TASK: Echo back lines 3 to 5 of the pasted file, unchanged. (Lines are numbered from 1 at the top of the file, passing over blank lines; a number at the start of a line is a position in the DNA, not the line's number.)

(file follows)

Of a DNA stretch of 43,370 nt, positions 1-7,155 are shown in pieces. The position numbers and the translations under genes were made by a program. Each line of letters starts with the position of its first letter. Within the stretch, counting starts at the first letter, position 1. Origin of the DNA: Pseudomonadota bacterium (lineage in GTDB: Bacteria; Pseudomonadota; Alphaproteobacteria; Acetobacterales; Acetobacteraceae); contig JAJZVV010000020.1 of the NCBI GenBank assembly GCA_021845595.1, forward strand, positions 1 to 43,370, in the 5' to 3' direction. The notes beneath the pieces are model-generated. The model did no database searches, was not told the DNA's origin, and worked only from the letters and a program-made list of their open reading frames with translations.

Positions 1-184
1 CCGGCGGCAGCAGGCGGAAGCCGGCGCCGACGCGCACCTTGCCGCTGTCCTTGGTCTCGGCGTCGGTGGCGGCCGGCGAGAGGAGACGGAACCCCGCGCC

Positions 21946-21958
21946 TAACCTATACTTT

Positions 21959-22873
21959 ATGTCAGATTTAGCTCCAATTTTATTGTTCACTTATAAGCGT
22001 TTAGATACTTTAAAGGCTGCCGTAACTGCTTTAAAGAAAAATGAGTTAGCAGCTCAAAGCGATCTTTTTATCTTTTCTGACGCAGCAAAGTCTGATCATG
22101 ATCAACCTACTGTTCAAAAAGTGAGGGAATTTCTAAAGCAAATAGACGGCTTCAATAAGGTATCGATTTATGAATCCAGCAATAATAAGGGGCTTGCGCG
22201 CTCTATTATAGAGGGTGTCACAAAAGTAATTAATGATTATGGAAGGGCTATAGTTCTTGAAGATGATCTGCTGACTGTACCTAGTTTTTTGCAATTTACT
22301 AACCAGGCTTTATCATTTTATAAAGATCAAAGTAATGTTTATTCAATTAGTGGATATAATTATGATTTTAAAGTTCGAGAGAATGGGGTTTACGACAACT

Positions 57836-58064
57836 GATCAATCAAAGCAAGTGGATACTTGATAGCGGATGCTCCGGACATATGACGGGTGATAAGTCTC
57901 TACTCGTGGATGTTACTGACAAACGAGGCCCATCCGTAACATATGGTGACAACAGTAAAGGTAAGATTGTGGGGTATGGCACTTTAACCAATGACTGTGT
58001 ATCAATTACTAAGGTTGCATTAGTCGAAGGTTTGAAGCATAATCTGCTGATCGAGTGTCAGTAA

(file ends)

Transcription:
1 CCGGCGGCAGCAGGCGGAAGCCGGCGCCGACGCGCACCTTGCCGCTGTCCTTGGTCTCGGCGTCGGTGGCGGCCGGCGAGAGGAGACGGAACCCCGCGCC

Positions 21946-21958
21946 TAACCTATACTTT